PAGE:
EPA Signs Rule To Cut Haze In Big Sky Country
BILLINGS, Mont. (AP) — Federal regulators have approved a new measure meant to help turn Montana's Big Sky Country into Clear Sky Country by forcing industrial plants to cut pollutants that make hazy skies over national parks and wilderness areas.
The Environmental Protection Agency rule has been criticized by industry as too costly and by conservationists and other federal agencies as not tough enough.
The goal is to restore visibility to natural conditions in national parks and wilderness areas from Idaho to North Dakota. The official target date is 2064, but EPA officials acknowledge it would take several centuries for some parks and wildernesses under the new rule.
"This is the first step basically," EPA regional air program director Carl Daly said Thursday.
To get there, the agency detailed $85 million in upgrades needed within five years at the Colstrip coal power plant in southeastern Montana, the Ash Grove cement plant near Montana City and the Holcim cement plant near Three Forks.
Including operating expenses over the next 20 years, the total costs to the three plants would top $270 million, EPA officials said Thursday. An alternative proposal that was favored by conservation groups but rejected by the EPA would have cost Colstrip an additional more than $120 million.
The upgrades would reduce industrial emissions of sulfur dioxide and nitrogen oxides. The two pollutants react with the atmosphere and cause the air to appear hazy above some of the nation's prized public lands, including Yellowstone, Glacier and Theodore Roosevelt national parks.
In the western U.S., haze is blamed for reducing visibility by half versus natural conditions.
But conservationists complain the upgrades being required in Montana don't do nearly enough. They point out that it would take hundreds of years for some sites to reach the EPA goal.
"EPA is forfeiting an enormous opportunity here," said Jeremy Nichols with WildEarth Guardians. "The real benchmark is, are we doing everything reasonable to achieve clean air? EPA didn't achieve that goal."
The National Park Service said EPA regulators overestimated the potential costs of more advanced pollution controls that could have further cut emissions. The U.S. Forest Service said the rules jeopardized Montana's chances of meeting the 2064 goal.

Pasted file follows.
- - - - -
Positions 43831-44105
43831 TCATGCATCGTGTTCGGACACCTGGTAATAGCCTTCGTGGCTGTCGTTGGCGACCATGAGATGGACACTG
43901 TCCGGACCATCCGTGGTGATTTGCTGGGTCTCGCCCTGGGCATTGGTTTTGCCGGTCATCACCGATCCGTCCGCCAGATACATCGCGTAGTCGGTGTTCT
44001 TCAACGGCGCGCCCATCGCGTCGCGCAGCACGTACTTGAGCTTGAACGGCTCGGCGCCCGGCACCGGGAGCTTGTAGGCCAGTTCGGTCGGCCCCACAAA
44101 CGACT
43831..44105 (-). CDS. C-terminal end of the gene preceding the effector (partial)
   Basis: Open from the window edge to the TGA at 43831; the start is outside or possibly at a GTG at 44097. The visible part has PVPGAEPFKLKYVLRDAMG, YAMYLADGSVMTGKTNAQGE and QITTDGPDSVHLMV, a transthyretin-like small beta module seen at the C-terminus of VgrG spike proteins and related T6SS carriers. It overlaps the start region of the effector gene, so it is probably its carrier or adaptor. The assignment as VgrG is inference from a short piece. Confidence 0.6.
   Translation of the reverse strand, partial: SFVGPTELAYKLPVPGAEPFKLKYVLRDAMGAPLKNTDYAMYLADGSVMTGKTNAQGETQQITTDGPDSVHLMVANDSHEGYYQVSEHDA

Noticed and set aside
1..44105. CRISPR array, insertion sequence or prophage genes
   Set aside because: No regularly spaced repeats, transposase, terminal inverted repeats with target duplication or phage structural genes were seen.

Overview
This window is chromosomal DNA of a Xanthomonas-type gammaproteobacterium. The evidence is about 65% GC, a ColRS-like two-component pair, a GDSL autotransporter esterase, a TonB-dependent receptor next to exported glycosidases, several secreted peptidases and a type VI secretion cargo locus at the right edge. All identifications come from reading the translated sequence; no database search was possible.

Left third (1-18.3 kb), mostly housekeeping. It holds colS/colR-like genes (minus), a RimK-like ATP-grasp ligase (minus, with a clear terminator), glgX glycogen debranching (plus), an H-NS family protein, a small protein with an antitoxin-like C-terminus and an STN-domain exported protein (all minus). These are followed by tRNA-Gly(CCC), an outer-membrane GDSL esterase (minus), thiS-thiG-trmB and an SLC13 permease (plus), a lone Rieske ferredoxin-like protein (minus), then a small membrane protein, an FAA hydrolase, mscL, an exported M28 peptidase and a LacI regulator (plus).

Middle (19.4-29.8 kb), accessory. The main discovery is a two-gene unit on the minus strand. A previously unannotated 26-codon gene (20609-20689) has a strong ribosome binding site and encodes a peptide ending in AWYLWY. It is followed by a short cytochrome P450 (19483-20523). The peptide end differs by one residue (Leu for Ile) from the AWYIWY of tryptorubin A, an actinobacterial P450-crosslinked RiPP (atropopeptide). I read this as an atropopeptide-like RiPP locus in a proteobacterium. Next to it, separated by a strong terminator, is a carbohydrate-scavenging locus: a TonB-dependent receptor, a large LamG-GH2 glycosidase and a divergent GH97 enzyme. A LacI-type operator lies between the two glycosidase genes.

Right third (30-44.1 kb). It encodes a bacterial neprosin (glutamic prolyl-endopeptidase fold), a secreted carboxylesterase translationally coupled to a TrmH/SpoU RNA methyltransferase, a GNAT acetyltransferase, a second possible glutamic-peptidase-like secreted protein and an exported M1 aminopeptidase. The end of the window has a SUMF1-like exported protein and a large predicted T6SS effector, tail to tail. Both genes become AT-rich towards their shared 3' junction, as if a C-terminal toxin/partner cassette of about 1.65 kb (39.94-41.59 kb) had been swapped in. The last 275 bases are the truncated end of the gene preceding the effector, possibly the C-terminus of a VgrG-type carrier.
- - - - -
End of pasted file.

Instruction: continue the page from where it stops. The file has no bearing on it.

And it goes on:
But the EPA said more expensive pollution control upgrades were not justified.
"You have incremental levels of improvement but you also have incremental costs associated with that," said Daly.
The EPA said its plan was reasonable in that it will take between 135 years and 427 years to restore visibility to its natural conditions in the parks and wilderness areas analyzed.
Northeast Montana's Medicine Lake Wilderness would take the longest — 437 years. Among other notable natural areas, Yellowstone National Park would take 161 years and Glacier National Park 268 years.
Industry representatives said the EPA dramatically underestimated the costs of compliance, while overestimating the actual improvements those upgrades will produce.
Colstrip operator PPL Montana said installing new pollution control equipment could cost far more than the EPA's $83 million estimate. Operating costs to run the new pollution scrubbers would amount to millions more annually.
Colstrip is the second largest coal-fired power plant west of the Mississippi River, burning more than 10 million tons of coal a year to generate about 2,200 megawatts of electricity.
"These are huge investments," said PPL Montana spokesman David Hoffman. "I don't think it will actually accomplish anything that is perceptible to the human."
Daly said that while air quality improvements from upgrades made at any single plant might not be visible, the cumulative effects would be a "significant improvement."
An estimated 6,500 tons of nitrogen oxides and 8,600 tons of sulfur dioxide will be reduced annually as a result of the plan, EPA spokesman Matthew Allen said in a statement.
Many other states have been devising their own haze-reduction plans, but Montana chose to let the federal government take the lead. Some states and utilities elsewhere have been pushing back. As with PPL, they cite costs and say the five-year timeline for compliance is too short.
Any legal challenge to Wednesday's rule must be filed with the U.S. Court of Appeals within 60 days of its publication. Montana retains the option of coming up with its own rule subject to final EPA approval, Daly said.